Banks are increasingly viewed as a bane to a healthy economy. But done right, banks can play a key role in the shift to sustainability. Today, Sea Change presents three perspectives on futures for banking. Peter Blom, CEO of Triodos Bank in the Netherlands, proposes a shift in the mission of banks, from maximizing profit to maximizing sustainability. Doug Rushkoff, author of [amazon-product text=”LIFE INC” type=”text”]1400066891[/amazon-product], discusses how a surplus of debt that banks needed to sell triggered the financial meltdown. And Lyle Estill describes the role a chapter in his book [amazon-product text=”SMALL IS POSSIBLE” type=”text”]086571603X[/amazon-product] played in a local currency in North Carolina, The Plenty, being carried by a local bank.
The World Bank Group’s mission is to reduce poverty. The Bank also works toward environmental sustainability. What’s the link between them, and does its practice on the ground promote both priorities? That’s the question posed by the World Bank’s Independent Evaluation Group or IEG in a recent audit of the Bank’s funding projects. The results? Disappointing. CWR co-hosts Francesca Rheannon and Bill Baue speak with Vinod Thomas, Director-General of the IEG about the report. The IEG is producing a follow-up report focusing directly on the effectiveness of the the World Bank Group’s environmental and social sustainability safeguards and standards.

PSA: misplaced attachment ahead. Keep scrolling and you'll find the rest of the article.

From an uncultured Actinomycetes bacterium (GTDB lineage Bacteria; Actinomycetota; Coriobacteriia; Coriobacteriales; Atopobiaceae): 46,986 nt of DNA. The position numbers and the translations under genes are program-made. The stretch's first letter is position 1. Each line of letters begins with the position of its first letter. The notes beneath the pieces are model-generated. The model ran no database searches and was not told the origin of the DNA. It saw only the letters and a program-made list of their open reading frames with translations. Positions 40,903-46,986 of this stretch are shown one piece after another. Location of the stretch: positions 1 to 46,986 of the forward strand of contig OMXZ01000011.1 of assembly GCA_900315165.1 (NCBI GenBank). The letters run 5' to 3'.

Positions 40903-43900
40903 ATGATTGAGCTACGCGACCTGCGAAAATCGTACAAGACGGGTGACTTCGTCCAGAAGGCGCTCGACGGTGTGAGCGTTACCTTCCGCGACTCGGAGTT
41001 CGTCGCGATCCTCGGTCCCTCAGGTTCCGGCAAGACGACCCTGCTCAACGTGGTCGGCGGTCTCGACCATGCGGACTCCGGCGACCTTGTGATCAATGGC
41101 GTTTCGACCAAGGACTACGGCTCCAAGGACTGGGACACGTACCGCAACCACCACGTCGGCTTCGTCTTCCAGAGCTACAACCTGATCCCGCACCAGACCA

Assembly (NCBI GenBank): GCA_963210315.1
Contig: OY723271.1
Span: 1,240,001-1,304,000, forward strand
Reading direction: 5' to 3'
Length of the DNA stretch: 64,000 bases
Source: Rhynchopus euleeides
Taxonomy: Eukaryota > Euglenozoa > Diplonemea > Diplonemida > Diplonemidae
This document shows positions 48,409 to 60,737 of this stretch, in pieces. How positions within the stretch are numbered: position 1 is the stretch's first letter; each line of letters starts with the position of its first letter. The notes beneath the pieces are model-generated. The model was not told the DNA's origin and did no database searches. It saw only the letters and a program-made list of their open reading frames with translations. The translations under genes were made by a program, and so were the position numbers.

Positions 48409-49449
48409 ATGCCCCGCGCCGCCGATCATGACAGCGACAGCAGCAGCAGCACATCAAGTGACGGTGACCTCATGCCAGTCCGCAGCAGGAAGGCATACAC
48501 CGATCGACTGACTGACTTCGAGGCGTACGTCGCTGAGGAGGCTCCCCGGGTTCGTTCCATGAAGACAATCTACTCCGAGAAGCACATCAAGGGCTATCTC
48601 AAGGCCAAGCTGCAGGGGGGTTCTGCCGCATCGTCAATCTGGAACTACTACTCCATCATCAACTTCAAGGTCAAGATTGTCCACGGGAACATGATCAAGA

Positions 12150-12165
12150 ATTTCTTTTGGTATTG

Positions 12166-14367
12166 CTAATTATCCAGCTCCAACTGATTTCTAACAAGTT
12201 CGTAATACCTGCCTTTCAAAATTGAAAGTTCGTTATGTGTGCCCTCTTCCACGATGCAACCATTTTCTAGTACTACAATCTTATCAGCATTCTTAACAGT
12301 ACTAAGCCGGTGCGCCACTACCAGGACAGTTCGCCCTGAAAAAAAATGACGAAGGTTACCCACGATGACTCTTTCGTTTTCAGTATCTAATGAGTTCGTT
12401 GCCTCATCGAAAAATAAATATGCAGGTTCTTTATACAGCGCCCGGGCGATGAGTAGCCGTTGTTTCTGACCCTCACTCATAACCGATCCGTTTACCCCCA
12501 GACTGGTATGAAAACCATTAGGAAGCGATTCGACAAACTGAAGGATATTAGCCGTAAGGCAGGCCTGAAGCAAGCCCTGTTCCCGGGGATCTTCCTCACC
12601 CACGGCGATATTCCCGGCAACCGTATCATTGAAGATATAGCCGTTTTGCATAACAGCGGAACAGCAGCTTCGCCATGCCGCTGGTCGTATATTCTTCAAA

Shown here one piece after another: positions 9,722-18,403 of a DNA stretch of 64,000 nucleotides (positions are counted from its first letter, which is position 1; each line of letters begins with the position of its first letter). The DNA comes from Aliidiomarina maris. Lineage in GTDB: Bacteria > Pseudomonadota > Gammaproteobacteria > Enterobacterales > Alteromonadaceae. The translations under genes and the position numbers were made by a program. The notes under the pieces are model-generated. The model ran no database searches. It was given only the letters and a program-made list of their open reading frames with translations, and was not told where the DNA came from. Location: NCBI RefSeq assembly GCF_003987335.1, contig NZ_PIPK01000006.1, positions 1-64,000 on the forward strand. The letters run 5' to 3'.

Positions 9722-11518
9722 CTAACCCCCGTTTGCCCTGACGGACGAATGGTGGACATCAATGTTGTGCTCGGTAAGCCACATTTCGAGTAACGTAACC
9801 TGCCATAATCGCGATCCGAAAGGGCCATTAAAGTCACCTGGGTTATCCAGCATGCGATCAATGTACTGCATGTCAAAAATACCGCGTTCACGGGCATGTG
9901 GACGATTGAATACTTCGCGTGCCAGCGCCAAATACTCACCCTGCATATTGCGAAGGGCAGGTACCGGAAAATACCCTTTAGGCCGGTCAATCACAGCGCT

Steve Herz comments on how International Finance Corporation social standards fail to protect against human rights abuses. Herz recently co-authored a report on the human rights performance of the International Finance Corporation’s Performance Standards and the Equator Principles. The analysis was conducted in partnership with the World Resources Institute, the Center for International Environmental Law, the Bank Information Center, BankTrack, and Oxfam Australia. Herz practices international, environmental, and human rights law in Oakland, CA.